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Why is Yashida becoming younger when acquiring Wolverine's powers?

In the X-Men and Wolverine movies the hero in question grows from a little boy to an adult as we see him in the latest movie The Wolverine.

So what happens to Yashida does not follow that logic. Is that one of those goofs that film-makers do ?

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    Logic fails at various points during The Wolverine. – Paul D. Waite Aug 7 '13 at 22:25
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    It's important to realize that the movie universes are separate from the comic universes. Powers and their limits are not necessarily the same between the two. While there is evidence that Wolverine will eventually die in the comics (which that question was about), there is no concrete evidence that he will in the movie universe. – phantom42 Aug 7 '13 at 22:57
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In the movie, his power does appear to prevent aging.

In fact, it seems to be a pretty central theme to the movie. Yashida explicitly states that what he is offering Logan is an end to his "eternal" existence"

"I can end your eternity. Make you mortal."

He's quite clear that he's offering to allow Logan to grow old, and die of a "normal" death.

Wolverine has not aged at all since he first met Yashida in World War II. It can be assumed from the ending that this "immortality" is achieved by his mutant healing factor "healing" the aging.

As noted in the comments above, this is not necessarily consistent with the comic book universe(s), but the repeated discussion of Wolverine's immortality, and the possibility that he will (or has) run out of things to live for, makes it pretty clear that, as far as the movie is concerned:

Yes, it makes a kind of sense (as much as anything in the movie does) for Yashida to "heal" his old age.

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  • As this is the closest to what I'm looking for.... – Darius Aug 21 '13 at 23:37
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    Wouldn't it heal back to unbirth then? It definitely shouldn't work that way. There were a lot of things that bothered me about this movie. – Rob Nov 25 '13 at 18:49
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    @Rob The problems associated with aging are generally the results of the body losing its ability to heal or replace damaged or dead tissue. So no, his age wouldn't be "healed" to "unbirth"... it would just regress until about the age of peak health. – Beofett Nov 25 '13 at 19:44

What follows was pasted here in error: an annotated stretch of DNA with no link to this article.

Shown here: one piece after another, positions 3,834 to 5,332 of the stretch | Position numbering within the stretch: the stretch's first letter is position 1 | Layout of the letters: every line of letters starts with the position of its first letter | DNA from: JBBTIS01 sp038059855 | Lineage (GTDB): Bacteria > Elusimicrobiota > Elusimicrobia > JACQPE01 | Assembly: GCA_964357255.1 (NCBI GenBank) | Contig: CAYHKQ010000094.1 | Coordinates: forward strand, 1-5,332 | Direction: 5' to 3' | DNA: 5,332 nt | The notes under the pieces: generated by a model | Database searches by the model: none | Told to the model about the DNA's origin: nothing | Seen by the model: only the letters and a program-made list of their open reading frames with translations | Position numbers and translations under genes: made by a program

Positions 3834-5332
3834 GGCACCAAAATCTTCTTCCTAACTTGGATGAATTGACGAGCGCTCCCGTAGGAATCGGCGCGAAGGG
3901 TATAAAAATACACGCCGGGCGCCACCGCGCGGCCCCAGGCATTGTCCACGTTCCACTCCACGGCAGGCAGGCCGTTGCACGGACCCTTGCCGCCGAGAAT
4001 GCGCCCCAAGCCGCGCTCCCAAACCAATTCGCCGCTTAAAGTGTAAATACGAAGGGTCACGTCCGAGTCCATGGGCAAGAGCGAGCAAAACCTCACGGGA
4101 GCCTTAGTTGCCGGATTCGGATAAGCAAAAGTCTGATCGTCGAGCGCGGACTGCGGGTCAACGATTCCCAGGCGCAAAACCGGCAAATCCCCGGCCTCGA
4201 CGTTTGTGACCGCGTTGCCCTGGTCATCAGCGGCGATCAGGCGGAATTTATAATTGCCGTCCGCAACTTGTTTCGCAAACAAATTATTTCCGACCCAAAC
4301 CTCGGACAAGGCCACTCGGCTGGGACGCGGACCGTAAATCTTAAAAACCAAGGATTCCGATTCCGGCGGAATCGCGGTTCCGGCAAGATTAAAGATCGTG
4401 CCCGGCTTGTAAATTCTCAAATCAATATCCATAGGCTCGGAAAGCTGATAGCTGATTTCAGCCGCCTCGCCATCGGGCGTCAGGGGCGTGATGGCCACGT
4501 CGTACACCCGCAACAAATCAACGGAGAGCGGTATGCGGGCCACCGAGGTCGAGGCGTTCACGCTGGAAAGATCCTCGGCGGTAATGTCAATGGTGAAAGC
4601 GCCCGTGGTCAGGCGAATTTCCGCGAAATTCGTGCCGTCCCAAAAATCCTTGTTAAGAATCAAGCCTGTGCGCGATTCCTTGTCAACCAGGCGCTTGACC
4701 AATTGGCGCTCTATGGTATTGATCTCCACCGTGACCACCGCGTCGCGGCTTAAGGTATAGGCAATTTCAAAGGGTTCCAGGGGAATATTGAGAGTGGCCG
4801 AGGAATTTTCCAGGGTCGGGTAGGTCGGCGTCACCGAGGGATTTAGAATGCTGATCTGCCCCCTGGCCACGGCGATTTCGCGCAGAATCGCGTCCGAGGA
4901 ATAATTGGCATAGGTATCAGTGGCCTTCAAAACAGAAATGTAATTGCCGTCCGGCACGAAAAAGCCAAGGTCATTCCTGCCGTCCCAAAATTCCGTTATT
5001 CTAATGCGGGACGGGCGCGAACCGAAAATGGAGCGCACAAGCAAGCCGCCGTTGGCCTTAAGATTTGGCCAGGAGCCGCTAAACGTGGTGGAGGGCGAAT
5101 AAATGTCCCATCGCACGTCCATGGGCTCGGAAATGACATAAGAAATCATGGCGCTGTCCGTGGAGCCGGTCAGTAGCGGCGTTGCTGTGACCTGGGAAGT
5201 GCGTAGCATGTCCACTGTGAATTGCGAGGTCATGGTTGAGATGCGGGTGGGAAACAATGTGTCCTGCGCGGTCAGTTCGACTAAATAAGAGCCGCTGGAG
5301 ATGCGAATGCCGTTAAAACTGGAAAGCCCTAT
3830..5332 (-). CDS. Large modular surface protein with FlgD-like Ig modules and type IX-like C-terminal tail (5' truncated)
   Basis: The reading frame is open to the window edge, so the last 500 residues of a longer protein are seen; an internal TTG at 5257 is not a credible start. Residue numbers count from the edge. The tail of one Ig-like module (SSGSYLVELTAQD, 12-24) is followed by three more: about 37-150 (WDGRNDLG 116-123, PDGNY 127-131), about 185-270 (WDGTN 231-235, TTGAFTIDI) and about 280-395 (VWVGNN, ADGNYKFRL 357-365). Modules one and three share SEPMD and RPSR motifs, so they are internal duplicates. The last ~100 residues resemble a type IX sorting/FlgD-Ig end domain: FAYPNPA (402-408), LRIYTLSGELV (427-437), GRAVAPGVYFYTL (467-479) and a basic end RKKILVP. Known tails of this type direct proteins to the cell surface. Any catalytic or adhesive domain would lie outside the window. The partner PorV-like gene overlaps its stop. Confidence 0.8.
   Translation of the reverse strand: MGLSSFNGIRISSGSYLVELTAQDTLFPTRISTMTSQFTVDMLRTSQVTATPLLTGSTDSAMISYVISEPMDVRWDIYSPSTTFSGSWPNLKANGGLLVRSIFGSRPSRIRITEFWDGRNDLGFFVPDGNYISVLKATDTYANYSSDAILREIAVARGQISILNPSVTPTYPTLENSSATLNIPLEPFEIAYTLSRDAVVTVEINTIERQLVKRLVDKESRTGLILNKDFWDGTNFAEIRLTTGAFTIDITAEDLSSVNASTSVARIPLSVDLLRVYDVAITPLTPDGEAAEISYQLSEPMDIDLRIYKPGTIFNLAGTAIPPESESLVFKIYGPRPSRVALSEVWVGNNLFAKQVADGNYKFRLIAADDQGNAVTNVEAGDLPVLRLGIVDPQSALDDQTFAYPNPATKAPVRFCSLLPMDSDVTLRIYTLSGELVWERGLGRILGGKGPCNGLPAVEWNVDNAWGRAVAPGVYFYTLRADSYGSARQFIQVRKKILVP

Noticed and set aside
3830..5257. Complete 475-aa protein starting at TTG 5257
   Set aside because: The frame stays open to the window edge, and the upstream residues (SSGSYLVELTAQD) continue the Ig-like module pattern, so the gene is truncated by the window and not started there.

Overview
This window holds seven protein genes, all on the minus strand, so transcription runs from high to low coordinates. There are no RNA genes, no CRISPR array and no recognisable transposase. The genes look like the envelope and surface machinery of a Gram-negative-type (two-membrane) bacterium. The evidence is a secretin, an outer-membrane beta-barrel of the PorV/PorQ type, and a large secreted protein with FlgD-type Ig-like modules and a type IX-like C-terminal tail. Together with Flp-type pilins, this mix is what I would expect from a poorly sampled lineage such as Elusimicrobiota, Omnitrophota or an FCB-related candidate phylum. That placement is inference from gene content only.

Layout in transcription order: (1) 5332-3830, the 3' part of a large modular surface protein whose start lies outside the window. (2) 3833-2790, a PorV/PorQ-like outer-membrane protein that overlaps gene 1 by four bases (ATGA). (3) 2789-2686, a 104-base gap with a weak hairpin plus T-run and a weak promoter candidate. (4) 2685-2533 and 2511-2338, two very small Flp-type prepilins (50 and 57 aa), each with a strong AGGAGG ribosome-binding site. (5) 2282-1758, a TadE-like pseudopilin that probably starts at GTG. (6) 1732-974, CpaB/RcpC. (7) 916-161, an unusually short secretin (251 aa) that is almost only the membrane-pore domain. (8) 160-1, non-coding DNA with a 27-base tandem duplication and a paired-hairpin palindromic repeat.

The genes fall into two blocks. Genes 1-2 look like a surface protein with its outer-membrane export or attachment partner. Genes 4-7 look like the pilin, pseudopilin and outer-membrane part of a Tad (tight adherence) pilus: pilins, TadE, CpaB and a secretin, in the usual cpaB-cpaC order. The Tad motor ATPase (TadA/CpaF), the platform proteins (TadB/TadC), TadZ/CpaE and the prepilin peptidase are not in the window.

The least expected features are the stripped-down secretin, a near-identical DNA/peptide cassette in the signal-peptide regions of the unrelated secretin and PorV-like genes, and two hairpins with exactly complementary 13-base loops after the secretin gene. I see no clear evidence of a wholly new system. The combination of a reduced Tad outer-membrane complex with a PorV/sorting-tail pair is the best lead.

• I guess. It's still something I don't agree with, but I do understand what you mean! – Rob Nov 26 '13 at 4:44
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    Now make that work to fit with Logan. Good luck! – Gallifreyan Jan 31 '17 at 18:25
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It actually does make sense. Growing and Aging are not exactly the same thing. We do not yet know what actually causes biological aging. There are many different theories in that regard. But Aging in a biological sense is basically that the body can no longer regenerate it's cells properly. Our maintenance can no longer keep up with the wear and tear on our body. Because of this our body eventually fails to function.

If we assume that part of Wolverines healing factor is perfect cellular regeneration, then he is indeed immortal. He would still grow up because the process of growing up and the process of aging are separate. Once he's "fully" grown his body would switch from creating new cells to grow and regenerate to only creating cells for regeneration, replacing dead and damaged cells. He would not age in a biological sense.

So what happens if someone old acquires his healing ability? His body suddenly gains the ability to replace every single old and damaged cell with a perfectly new cell. He would return to a youthful yet fully grown individual at peak health.

The problem with the movie is that they made it look like a transfer of youth which doesn't make sense. If his cells already regenerated, Yashida should not have gone back to old age once Logan was free of him. And Logan shouldn't have looked like age was catching up with him. They explicitly said in the movie that he would live a normal lifespan and die of old age if he transferred his power (though this might have been a lie).

Aside from that it makes as much sense as a mutant with a super healing ability can in my opinion.

I'm always wondering where he keeps all that material needed to reproduce so many cells at once or if they are made automagically out of thin air.

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    In this sense then "aging" is a disease... Hmmm Kinda reminds me of a movie I once saw. Life as a sexually transmitted disease for those who wonder what movie I'm talking about... – Darius Aug 8 '13 at 20:55

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